Influence of surface properties on the electrical conductivity of silicon nanomembranes.

Zhao X, Scott SA, Huang M, Peng W, Kiefer AM, Flack FS, Savage DE, Lagally MG - Nanoscale Res Lett (2011)

Sheet resistance of 28-nm-thick Si membranes as a function of time. After VH and HF treatments (linear scales). The inset shows the sheet resistance (log scale) for the first 16 h after treatment, showing the crossover point in sheet resistances.
© Copyright Policy - open-access
Related In: Results  -  Collection

License
Show All Figures
getmorefigures.php?uid=PMC3211497&req=5

Figure 2: Sheet resistance of 28-nm-thick Si membranes as a function of time. After VH and HF treatments (linear scales). The inset shows the sheet resistance (log scale) for the first 16 h after treatment, showing the crossover point in sheet resistances.
Mentions: Figure 1 also shows the initial evolution of the sheet resistance with time in an ambient (dry air) environment for both surface treatments. Figure 2 extends this time to 6 days for the thinner membrane. The inset (similar to Figure 1, but over a longer time) shows that for approximately the first hour, the sheet resistance of samples treated by VH increases faster than that of samples treated with HF, although the data in this regime are likely to be less reliable than for longer times. The sheet resistance of the HF-treated samples then increases more rapidly, crossing the sheet resistance of the VH-treated samples at approximately 8 h of exposure, after which time, the HF-treated samples become more resistive than those with the VH termination.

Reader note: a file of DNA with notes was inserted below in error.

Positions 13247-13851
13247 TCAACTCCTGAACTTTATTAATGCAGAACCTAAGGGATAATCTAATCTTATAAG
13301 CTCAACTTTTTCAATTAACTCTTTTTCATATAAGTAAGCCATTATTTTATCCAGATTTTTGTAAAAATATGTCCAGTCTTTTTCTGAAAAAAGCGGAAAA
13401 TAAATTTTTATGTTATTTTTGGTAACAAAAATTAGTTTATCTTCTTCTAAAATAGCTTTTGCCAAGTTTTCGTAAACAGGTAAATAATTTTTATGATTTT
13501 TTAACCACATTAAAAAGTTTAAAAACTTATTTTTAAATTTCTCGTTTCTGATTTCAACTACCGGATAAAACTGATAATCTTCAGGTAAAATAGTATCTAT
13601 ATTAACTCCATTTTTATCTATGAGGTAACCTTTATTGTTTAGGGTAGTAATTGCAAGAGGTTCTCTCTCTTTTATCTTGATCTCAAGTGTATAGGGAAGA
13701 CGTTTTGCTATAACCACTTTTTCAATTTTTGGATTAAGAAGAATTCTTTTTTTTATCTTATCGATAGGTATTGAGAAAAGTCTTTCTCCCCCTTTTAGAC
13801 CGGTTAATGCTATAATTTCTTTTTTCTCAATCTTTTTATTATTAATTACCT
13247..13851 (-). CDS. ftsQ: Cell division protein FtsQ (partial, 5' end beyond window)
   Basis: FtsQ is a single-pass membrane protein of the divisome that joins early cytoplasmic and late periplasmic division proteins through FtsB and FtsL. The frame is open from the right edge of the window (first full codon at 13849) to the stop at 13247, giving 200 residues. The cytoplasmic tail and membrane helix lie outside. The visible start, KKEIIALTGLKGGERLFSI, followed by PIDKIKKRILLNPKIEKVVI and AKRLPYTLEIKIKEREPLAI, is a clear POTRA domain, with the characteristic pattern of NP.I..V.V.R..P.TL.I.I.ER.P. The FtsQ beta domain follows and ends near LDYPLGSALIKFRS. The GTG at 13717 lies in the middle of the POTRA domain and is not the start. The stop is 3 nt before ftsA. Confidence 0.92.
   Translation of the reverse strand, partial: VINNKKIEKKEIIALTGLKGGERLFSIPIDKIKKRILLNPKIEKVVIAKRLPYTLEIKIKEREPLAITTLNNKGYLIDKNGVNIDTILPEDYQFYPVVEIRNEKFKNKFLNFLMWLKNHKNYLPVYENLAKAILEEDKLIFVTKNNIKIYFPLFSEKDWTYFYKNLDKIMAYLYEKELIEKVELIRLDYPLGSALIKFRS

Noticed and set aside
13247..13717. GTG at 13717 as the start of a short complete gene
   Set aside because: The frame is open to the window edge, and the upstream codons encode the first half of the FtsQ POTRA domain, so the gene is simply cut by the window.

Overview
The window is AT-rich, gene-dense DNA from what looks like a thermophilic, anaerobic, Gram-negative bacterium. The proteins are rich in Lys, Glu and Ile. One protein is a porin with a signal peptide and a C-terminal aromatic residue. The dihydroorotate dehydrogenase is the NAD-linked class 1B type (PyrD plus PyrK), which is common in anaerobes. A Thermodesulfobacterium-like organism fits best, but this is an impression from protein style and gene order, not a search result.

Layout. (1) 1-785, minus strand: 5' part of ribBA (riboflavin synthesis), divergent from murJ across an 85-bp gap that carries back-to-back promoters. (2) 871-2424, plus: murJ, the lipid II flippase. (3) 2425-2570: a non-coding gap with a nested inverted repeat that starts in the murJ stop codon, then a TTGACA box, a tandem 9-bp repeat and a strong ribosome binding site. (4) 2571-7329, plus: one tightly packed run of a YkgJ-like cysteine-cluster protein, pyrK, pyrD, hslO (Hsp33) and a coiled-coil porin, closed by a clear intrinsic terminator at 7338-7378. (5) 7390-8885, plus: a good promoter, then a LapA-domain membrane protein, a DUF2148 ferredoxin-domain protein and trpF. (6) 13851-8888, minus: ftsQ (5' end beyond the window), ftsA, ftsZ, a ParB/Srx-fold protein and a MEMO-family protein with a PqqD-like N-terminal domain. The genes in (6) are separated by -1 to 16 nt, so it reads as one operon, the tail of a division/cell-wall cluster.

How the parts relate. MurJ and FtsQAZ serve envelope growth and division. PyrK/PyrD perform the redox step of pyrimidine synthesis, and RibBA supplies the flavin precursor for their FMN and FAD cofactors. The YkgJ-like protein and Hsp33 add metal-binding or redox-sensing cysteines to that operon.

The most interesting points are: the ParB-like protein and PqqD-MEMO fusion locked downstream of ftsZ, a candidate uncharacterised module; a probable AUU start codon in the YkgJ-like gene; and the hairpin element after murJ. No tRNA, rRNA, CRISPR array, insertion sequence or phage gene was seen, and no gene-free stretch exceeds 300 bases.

Bottom Line: Two surface modifications, vacuum hydrogenation (VH) and hydrofluoric acid (HF) cleaning, of silicon nanomembranes (SiNMs) that nominally have the same effect, the hydrogen termination of the surface, are compared.Re-oxidation rates after these treatments also differ.We pinpoint the likely cause of the differences.PACS: 73.63.-b, 62.23.Kn, 73.40.Ty.

View Article: PubMed Central - HTML - PubMed

Affiliation: University of Wisconsin-Madison, Madison WI 53706, USA. lagally@engr.wisc.edu.

ABSTRACT
Because of the large surface-to-volume ratio, the conductivity of semiconductor nanostructures is very sensitive to surface chemical and structural conditions. Two surface modifications, vacuum hydrogenation (VH) and hydrofluoric acid (HF) cleaning, of silicon nanomembranes (SiNMs) that nominally have the same effect, the hydrogen termination of the surface, are compared. The sheet resistance of the SiNMs, measured by the van der Pauw method, shows that HF etching produces at least an order of magnitude larger drop in sheet resistance than that caused by VH treatment, relative to the very high sheet resistance of samples terminated with native oxide. Re-oxidation rates after these treatments also differ. X-ray photoelectron spectroscopy measurements are consistent with the electrical-conductivity results. We pinpoint the likely cause of the differences.PACS: 73.63.-b, 62.23.Kn, 73.40.Ty.

No MeSH data available.


Related in: MedlinePlus